Women artists breathe life back into a male-dominated art

- February 29, 2024
| By : Yusra Nazim |

Bazme Niswa, an all-women group, reignites centuries-old tradition of ‘Chaar Bait’ which was earlier performed only by men, and leaves audience enthralled

REVIVING DYING ART: Members of Bazme Niswa with their Ustad to whom they give credit for their success

Bazme Niswa, a women’s group from Bhopal performing Chaar Bait, which is a traditional folk art form involving the fusion of verse, melody, and rhythmic beats of daf (frame drum instrument), captivated the audience with their unique interpretation of the timeless art form at the Urdu Heritage Festival held at Sunder Nursery. The event was organised by the Delhi government to celebrate the Urdu language.

Bazme Niswa’s performance involved rendition of ghazals by renowned poets like Ghalib, Shahid Bhopali, among others. The audience was particularly enamoured by the ghazal Na Wo Aaye Na Mein Jau by Sheri Bhopali. The performance by the female artists received significant acclaim, adding a fresh and distinctive perspective to this age-old art, which was once prevalent in places with predominantly Pathan population and culture like Bhopal, Tonk, Rampur, Amroha, Moradabad, and Chandpur.

With origins in Afghanistan, where it was also used as a leisure activity by soldiers during battles, Chaar Bait travelled to India, incorporating elements of Urdu, Hindi, and Brij dialects.

Soofia Wahidi, a retired history teacher who hails from Bhopal but lives in Delhi nowadays, provided valuable insight into the intricacies of Chaar Bait.

“A group of six-eight artists, called the Akhada, perform the Chaar Bait, which is called Chaar Baita in Pashto. A single bait includes four lines to form a band or bait, and a typical nazm would include four such baits along with a main mukhda,” explained Soofia.

Chaar Bait was traditionally performed by male artists, with women rarely involved. But Bazme Niswa, comprising six talented artists in Moulshree, Vaishali Thapa, Anjali, Bihu Anand, Divya Prajapati, and Aarti Dhurve, has broken the glass ceiling.

Moulshree, a member of the group, revealed that the initiative was taken by Nusrat Mehdi, Director of Madhya Pradesh Urdu Academy, with Bazme Niswa being formed in 2018.

PILLARS OF BAZME NISWA: Ustad Mukhtar Ahmed with Moulshree, the lead artist of Bazme Niswa

However, activities of the group halted due to the COVID-19 pandemic. In 2023, Moulshree and Nusrat revived the group through a workshop and restarted their performances.

On September 13 last year, Bazme Niswa created history by performing at the Gandhi Bhawan in Bhopal, marking their return to the stage after a hiatus. Since then, they have completed four successful shows across India. The group takes immense pride in being the torchbearers of an ancient art form and is dedicated to its revival.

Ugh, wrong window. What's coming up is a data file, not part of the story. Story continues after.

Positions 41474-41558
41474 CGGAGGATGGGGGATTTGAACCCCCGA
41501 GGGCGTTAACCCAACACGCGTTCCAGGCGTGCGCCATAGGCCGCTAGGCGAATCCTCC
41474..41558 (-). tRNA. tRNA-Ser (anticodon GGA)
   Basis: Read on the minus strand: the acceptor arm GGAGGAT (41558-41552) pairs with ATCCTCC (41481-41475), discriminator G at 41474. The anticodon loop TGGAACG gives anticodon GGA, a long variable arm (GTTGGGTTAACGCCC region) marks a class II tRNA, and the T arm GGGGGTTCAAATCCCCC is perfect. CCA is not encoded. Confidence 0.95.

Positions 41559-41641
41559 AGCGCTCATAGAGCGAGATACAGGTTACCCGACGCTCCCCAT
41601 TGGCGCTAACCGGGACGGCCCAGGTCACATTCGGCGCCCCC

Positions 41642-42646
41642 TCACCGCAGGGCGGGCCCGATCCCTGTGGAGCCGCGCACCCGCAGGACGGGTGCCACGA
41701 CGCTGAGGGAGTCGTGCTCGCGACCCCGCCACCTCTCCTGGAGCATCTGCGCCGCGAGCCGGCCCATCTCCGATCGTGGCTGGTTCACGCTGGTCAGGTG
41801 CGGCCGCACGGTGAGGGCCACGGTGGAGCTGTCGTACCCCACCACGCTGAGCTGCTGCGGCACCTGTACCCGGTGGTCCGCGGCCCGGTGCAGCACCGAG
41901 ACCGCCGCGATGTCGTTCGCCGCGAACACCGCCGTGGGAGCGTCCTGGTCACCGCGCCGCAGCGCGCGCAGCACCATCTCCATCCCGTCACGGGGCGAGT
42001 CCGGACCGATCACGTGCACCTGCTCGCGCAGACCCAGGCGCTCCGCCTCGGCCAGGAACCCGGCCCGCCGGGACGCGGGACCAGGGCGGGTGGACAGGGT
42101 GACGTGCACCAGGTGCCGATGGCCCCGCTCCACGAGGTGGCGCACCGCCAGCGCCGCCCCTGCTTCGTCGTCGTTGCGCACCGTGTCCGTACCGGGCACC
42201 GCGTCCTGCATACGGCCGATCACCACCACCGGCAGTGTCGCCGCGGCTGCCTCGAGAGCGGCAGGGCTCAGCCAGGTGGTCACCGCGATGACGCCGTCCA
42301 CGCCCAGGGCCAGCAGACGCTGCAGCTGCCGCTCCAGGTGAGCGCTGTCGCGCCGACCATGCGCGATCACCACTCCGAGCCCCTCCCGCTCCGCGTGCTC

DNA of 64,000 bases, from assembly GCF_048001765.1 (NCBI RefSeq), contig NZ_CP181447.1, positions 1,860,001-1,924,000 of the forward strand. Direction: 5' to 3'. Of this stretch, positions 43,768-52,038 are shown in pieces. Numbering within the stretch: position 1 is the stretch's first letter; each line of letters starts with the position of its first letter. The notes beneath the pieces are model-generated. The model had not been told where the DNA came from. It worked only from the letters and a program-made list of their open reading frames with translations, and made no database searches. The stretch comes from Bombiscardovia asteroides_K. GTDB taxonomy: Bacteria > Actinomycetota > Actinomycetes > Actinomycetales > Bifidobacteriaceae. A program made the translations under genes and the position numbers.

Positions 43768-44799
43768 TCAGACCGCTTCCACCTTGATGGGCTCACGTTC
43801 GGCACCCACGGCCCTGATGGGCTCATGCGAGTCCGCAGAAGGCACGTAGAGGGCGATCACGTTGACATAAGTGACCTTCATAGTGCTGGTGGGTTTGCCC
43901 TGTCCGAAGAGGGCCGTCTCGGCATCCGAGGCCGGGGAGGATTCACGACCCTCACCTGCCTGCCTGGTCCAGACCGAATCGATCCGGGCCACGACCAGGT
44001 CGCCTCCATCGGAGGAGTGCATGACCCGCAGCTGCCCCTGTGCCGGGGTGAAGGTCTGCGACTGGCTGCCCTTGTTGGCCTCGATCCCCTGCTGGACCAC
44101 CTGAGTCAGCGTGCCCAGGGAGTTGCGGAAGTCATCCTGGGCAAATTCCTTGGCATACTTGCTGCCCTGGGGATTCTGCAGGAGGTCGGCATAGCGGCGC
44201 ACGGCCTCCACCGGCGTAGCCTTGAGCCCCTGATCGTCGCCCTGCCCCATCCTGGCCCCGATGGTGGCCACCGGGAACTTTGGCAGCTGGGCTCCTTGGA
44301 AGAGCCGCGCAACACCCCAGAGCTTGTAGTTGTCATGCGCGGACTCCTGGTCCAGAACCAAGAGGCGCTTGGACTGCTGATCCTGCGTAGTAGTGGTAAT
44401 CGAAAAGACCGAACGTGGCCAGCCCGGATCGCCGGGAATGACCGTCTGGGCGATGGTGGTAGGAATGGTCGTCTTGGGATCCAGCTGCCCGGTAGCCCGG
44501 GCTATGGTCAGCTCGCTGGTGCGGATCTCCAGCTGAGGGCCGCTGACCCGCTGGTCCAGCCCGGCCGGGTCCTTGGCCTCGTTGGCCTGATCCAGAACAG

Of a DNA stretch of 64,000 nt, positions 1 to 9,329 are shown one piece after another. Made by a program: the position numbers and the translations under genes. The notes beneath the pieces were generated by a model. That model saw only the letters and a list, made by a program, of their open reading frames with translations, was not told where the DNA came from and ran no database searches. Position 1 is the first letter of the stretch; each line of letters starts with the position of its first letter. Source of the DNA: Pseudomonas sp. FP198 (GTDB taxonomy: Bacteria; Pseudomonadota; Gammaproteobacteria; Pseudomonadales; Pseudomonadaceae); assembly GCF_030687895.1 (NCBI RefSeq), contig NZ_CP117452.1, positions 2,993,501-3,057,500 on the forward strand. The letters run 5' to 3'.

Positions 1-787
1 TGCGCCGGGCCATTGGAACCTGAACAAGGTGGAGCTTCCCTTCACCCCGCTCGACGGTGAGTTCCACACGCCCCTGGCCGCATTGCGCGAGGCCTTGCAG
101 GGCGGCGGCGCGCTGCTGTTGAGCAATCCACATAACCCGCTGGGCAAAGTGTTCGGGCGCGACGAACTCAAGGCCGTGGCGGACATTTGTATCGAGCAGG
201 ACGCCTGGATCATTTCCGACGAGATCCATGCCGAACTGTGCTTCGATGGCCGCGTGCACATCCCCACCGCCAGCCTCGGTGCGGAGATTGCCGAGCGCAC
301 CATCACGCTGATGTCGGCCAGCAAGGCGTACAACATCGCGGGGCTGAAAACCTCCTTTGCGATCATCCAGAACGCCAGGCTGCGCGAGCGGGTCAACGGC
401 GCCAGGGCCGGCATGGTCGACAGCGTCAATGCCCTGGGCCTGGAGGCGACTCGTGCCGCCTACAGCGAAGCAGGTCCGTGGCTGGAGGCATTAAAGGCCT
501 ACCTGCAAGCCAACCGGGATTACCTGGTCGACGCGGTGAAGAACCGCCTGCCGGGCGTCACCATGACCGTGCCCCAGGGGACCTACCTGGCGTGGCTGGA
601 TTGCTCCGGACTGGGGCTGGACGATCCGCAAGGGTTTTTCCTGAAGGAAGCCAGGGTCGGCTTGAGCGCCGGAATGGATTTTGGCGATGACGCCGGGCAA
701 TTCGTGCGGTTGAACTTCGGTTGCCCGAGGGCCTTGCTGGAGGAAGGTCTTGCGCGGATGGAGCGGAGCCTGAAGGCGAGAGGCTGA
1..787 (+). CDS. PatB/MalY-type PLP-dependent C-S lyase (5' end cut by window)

Ustad Muhktar Ahmed, their mentor, has been an integral part of their journey. With a career spanning over four decades, he has been training Chaar Bait artists since 1980.

“I have been performing Chaar Bait since the 1980s. This art is inherited from my family. My maternal uncle Qudrat Ullah Khan was a known Chaar Bait artist of Bhopal Gharana. After his death, Nusrat Mehdi tied a turban on my head and I became the Chaar Bait master,” said Ahmed to Patriot.

“I have trained many artists but when Nusrat Ma’am called me to train girls in Chaar Bait, I was confused and shocked as this art form was never presented by women before and we all were aware that this dying art is male dominated.”

The transition to teaching girls Chaar Bait came with its own set of challenges and criticism from the local Chaar Bait parties in Bhopal, who were accustomed to male-dominated space. However, Mukhtar’s resolve never wavered.

“But I took up the challenge as I believe if I have some skill and I pass it on to another person that is Sawaab-e-Jaria (a good deed leading to an ongoing reward) for me. I started training these girls and faced a lot of criticism from people. They removed me from the Chaar Bait parties of Bhopal but I never hesitated and kept giving them training,” recalled Ahmed.

WOMEN TAKING CHARGE: Artists of Bazme Niswa performing Chaar Bait at Urdu Heritage Festival

He began by focussing on perfecting their pronunciation and training them in playing the daf and singing ghazals.

The team acknowledged his invaluable support and guidance.

“Yes, we faced a lot of criticism but our Director and Ustaad are our pillars of strength. Ustaad has supported us at every step. We are thankful and grateful to the Urdu Academy Madhya Pradesh for trusting in us,” said Moulshree, the lead singer and artist in Bazme Niswa.

Despite hailing from different backgrounds and having successful careers – Vaishali is a teacher and Bihu is a kathak dancer, the girls are passionate about Chaar Bait.

They conduct free workshops in Bhopal, encouraging other girls to join the and breathe life back into this dying art.